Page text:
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Bose’s new noise-canceling headphones make it easier for Alexa to hear you

Bose just announced its follow-up to its massively popular QC35 II headphones: The Noise Cancelling Headphones 700, which will retail for $400 when they go on sale June 30 but can be pre-ordered starting Wednesday, May 29. The new wireless model builds on the noise-canceling technology the company is known for but adds a new twist. By isolating a user’s voice from 360 degrees of unwanted sound, Bose claims the 700 headphones can dramatically improve all voice-based activities, from phone calls to interacting with virtual assistants like Google Assistant and Alexa, which are both built-in.

“Pairing our phones and headphones have given us more freedom for calls,” Bose headphones category director Brian Maguire, category director said in a press release, “and lets us use our personal assistants to get things done. But there are still barriers, and we’ve all experienced them. Our VPA doesn’t understand what we said and dials the wrong number. Or botches our text, so we send it ourselves.”

The voice-boosting technology incorporates a new acoustic and electronics package, new digital signal processing, and a new eight microphone system. Six of the microphones cancel noise, while another two combine with two others to improve voice pickup. A beamform-array isolates speech while suppressing other sounds. Bose claims that all of this processing happens in real-time — adapting as you move, turn your head, and as your environment changes. Voice calls should be substantially improved, but the system also allows (via a software update) for Alexa to be summoned with your chosen wake-word instead of tapping a button.

Bose has placed an emphasis on being able to adjust the degree to which the 700 cancels external noise. A new conversation mode drops cancellation down to zero, using the embedded microphones to let all external sounds be heard through the headphones. The company claims it’s so effective, “it’s like you aren’t wearing a headset at all.”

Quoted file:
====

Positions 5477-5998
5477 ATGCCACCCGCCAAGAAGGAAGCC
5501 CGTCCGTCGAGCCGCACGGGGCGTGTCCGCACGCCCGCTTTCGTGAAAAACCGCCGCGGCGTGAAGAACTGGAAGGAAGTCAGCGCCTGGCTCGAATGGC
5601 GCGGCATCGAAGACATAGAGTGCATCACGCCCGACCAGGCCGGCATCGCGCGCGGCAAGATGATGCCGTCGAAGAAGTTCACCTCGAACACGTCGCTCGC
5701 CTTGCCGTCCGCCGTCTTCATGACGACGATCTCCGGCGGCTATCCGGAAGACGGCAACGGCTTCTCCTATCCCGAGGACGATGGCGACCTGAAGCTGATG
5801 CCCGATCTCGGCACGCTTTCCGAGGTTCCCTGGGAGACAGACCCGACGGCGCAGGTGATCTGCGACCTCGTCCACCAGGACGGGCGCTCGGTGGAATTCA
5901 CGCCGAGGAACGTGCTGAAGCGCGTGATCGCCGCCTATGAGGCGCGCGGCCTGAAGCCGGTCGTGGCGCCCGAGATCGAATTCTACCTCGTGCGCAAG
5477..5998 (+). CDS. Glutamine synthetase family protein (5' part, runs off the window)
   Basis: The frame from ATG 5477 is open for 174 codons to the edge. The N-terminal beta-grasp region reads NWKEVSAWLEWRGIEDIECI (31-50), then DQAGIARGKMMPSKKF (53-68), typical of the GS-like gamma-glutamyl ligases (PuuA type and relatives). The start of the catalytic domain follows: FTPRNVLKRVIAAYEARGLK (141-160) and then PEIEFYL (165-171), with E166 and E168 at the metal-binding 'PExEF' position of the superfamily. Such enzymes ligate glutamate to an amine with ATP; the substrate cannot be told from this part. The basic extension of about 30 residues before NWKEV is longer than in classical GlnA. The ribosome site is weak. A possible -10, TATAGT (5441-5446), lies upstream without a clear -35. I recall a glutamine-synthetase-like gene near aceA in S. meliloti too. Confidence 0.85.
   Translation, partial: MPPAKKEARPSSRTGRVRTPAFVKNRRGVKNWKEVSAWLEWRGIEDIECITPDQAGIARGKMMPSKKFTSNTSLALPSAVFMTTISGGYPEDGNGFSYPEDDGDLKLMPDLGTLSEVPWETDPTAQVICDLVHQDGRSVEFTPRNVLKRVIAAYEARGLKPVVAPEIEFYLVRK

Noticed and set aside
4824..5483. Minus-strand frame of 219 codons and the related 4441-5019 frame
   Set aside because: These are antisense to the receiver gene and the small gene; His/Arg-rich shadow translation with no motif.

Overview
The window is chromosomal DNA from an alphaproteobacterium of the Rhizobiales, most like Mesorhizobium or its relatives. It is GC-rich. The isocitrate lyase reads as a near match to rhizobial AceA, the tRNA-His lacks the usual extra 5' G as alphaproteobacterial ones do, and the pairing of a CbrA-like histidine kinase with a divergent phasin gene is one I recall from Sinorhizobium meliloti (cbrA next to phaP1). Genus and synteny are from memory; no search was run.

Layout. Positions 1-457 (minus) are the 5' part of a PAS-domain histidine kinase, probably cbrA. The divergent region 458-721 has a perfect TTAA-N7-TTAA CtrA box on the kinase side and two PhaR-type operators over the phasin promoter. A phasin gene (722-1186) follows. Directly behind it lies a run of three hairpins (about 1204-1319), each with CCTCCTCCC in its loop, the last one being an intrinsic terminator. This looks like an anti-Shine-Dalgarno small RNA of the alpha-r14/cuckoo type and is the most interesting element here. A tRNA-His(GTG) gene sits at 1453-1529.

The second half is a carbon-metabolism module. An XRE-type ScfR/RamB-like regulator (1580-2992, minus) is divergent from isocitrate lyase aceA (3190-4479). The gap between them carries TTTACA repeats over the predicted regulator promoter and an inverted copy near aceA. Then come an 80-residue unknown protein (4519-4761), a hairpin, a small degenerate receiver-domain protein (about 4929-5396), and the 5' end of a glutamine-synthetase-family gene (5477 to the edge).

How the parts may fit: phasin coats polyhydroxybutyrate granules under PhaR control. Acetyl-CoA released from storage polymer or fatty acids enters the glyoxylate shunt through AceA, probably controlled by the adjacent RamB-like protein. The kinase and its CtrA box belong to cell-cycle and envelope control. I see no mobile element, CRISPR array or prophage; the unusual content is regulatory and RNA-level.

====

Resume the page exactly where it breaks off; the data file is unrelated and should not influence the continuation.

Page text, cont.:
Bose says the 700 will get 20 hours of battery life and can be quick-charged in 15 minutes for two hours of additional listening time. Capacitive touch controls are used for answering and ending calls, muting audio, changing volume, pausing music, or skipping tracks. Three physical buttons are also included, for powering on and off, accessing noise cancellation levels, and summoning your chosen voice assistant. As with its previous wireless models, the 700 will ship with an optional cable for use with headphone jacks.

Of course, the 700 boasts improved audio performance too, with the company claiming the new headphones eliminate the “hiss” sound that frequently plagues noise-canceling headphones, plus the use of a proprietary active equalization algorithm that promises balanced sound while eliminating boosted bass. Disappointingly, despite using Bluetooth 5.0 on these headphones, Bose has opted to stick with lower-bandwidth Bluetooth audio codecs, SBC and AAC, instead of adding support for the higher quality aptX and aptX HD codecs.

The new headphones have some intriguing augmented reality features, via Bose AR-enabled apps that add a layer of audio over the real-world based on where you are, and what you’re facing. After launch, Bose will add the ability to use “noise-masking” tracks that let you choose different ambient sounds that can play atop the silence of the noise cancellation feature, for improved relaxation and focus.

The Noise Cancelling Headphones 700, which come in black, white, and silver, aren’t a one-off. The model is the first of three new headphones Bose will be introducing this year and in 2020: The totally wireless Bose Earbuds 500 will be released later this year and the upgraded fully wireless Bose Noise Cancelling Earbuds 700 will debut next year. Bose did not provide any details or pricing for these upcoming models.

Will the new Bose Noise Cancelling Headphones 700 knock their predecessors from our list of the best noise-canceling headphones? We’ll let you know as soon as we get our hands (and ears) on a set. In the meantime, check out our comparison of three of the best pairs of noise-canceling headphones you can buy right now.

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Simon Cohen
Contributing Editor, A/V
Simon Cohen covers a variety of consumer technologies, but has a special interest in audio and video products, like…
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